Wednesday, 24 October 2012

Bijapur and its monuments

It is called the Queen of the Deccan. Another name is Palmyra of the South. During the later part of the medieval age, it was the centre of art, architecture and literature. Hemmed in by the Mughals and on constant attacks from Shivaji, the kingdom collapsed when Aurangzeb personally led an attack on the city. Today, the city of Bijapur is a mere shadow of the great metropolis it once was.
Located about 575 kms from Bangalore, Bijapur today is a city of ruins. There are a number of palaces, mosques, tombs and other structures belonging to the Adil Shahi dynasty.
The history of the Adil Shahi dynasty commenced in 1489 when Yusuf Adil Shah, one of the Governors of the Bahamani Kingdom, broke away and established the Adil Shahi dynasty with Bijapur as its headquarters.
The Adil Shahi kingdom soon grew from strength to strength and for almost 200 years it became the showpiece of Muslim architecture and literature. The Adil Shahi kings played a vital role in the development of Urdu language. The Mushaira has its origin in Bijapur.
Almost all the kings who ruled over Bijapur were patrons of art and architecture and encouraged all  the arts. No wonder, the City is dominated by several ruins of the period.
Bijapur can be divided into three sections-the citadel, the fort and the city. Both the citadel and the fort are massively built and were once surrounded by a moat.
The fort, which is broken in many places has 106 bastions. The moat surrounds the entire fort and is between 30 feet to 40 feet deep. All the major monuments are within the fort except for a few, including the Ibrahim Roza.
Here is a list of some of the monuments:

Gol Gumbaz:

Arguably the most famous monument of Bijapur, it has the second largest dome in the world (The first is St.Peter’s Bascilica in the Vatican, Italy.) This is the tomb of Muhammad Adil Shah (1627-1657). The whispering gallery is awesome. If one whispers at a particular point, it can be heard at the other or opposite side. The whisper can be heard seven times. A romantic story is told about one of the mistresses of Muhammad Adil Shah. He had a beautiful mistress Ramba. When the Gol Gumbaz was completed, he took her up the gallery and showed her around. She was astounded and said she loved him all the more. “I will do anything you want.” She said to which Muhammad jocularly asked whether she would also die for him. “Cheerfully”, she replied and leapt to her death.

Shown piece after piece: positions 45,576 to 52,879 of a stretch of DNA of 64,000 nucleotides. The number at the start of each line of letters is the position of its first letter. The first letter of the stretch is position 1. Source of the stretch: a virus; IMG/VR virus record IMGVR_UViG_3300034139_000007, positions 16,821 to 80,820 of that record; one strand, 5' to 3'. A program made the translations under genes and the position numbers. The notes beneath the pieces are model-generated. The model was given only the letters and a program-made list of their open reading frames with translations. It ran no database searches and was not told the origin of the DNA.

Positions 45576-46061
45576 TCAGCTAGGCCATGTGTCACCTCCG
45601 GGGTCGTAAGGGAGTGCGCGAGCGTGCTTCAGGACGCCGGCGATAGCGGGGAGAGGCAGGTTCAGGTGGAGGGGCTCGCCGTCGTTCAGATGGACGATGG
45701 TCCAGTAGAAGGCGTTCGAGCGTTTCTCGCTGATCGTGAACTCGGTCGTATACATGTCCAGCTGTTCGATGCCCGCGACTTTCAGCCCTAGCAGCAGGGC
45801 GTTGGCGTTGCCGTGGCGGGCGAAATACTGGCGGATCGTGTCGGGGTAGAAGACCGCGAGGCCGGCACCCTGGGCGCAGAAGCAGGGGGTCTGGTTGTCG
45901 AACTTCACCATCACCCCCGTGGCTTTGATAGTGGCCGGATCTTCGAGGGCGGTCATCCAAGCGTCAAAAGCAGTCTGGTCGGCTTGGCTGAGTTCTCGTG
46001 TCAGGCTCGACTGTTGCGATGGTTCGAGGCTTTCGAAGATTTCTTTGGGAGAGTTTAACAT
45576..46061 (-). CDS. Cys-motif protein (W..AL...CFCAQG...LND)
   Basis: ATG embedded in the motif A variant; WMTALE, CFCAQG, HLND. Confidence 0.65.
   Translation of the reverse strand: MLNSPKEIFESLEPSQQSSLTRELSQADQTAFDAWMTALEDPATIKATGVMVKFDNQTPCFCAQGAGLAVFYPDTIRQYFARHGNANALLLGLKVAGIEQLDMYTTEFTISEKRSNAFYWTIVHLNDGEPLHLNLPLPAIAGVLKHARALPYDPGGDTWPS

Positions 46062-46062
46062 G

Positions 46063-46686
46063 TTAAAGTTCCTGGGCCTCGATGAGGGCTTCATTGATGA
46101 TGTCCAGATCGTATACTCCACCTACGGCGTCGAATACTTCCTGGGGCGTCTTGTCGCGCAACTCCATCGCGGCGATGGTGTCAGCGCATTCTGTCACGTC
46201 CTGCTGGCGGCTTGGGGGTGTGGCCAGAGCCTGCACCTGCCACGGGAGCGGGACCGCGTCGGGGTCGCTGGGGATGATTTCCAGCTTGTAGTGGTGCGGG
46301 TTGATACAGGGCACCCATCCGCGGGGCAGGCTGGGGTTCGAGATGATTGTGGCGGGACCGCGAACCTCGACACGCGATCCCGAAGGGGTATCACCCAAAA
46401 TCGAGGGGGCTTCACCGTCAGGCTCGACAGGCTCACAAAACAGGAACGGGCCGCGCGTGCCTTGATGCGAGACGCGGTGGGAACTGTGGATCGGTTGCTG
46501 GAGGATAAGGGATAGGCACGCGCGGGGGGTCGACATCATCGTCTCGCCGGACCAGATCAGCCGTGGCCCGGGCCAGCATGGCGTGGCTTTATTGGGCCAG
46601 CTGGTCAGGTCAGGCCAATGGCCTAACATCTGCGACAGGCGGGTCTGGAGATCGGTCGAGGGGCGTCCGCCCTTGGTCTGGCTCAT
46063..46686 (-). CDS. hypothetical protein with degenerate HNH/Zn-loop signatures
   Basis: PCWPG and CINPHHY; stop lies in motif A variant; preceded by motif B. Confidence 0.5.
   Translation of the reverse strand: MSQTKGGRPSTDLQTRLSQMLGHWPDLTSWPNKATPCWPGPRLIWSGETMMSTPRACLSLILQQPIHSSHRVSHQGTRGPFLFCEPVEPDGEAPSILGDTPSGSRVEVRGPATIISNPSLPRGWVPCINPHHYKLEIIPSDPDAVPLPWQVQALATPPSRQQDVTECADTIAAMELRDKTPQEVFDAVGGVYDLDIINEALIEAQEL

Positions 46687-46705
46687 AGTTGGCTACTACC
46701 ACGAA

Just before you enter the Gol Gumbaz is the Naqqar Khana (a hall for the trumpeters).Today, it houses a small but beautiful museum which exhibits artefacts from the Adil Shahi period.

Ibrahim Roza:

This is perhaps the most exquisite monument in Bijapur. It is believed to have been the inspiration for Shahajan for constructing the Taj Mahal. This is the tomb of Ibrahim Adil Shah 2 and his wife. This emperor also decided to build a city of music and named it Navraspur. It is near Torvi, a small village near Bijapur. Navraspur was never completed but there are ruins there such as the Sangeeth Mahal.

Navraspur:

It is located off the Athani Road and it can be easily accessed after  visiting Ibrahim Rouza. Check out the Sangeeth Mahal, the hall of music, constructed by Ibrahim Adil Shah 2. A short distance away from Navraspur is Torvi which has an underground temple of  Narasimha.

Saat Khabar

This is perhaps the most poignant monument of Bijapur. One of the greatest generals of Bijapur, Afzal Khan, drowned all but one of  his 64 wives and had them buried here.  He did this as he was sure of death when he was asked by Emperor Ali Adil Shah 2 and the Queen Mother to kill Shivaji, the Maratha Emperor. Afzal killed his wives to preempt them from being taken into somebody’s else harem.
  
Mulk-e-Maidan Tope
It is one of the biggest cannons of the world and its name means “The Monarch of the Plains.” The cannon weighs 55 tons and is made of Panchaloha. It is cool even in the sweltering summer heat. This mammoth cannon is placed atop a specially made stone structure called Sherza Burz. It was cast in 1549 and it is believed to have played a major role in the Battle of Talikota. The British auctioned the cannon for Rs. 150 in 1854 but could not dismantle it. They, therefore, dropped the idea of  either breaking up the cannon or shipping it to Britain.

Uppali Burz

 Near the Mulk Maidan is the Uppali Burz. It is a tower atop which are several cannons. How the cannons came to be dragged on to the top of the circular tower is a mystery. It was built in 1584 by Hyder Khan and is 80 feet in height.

Bara Kaman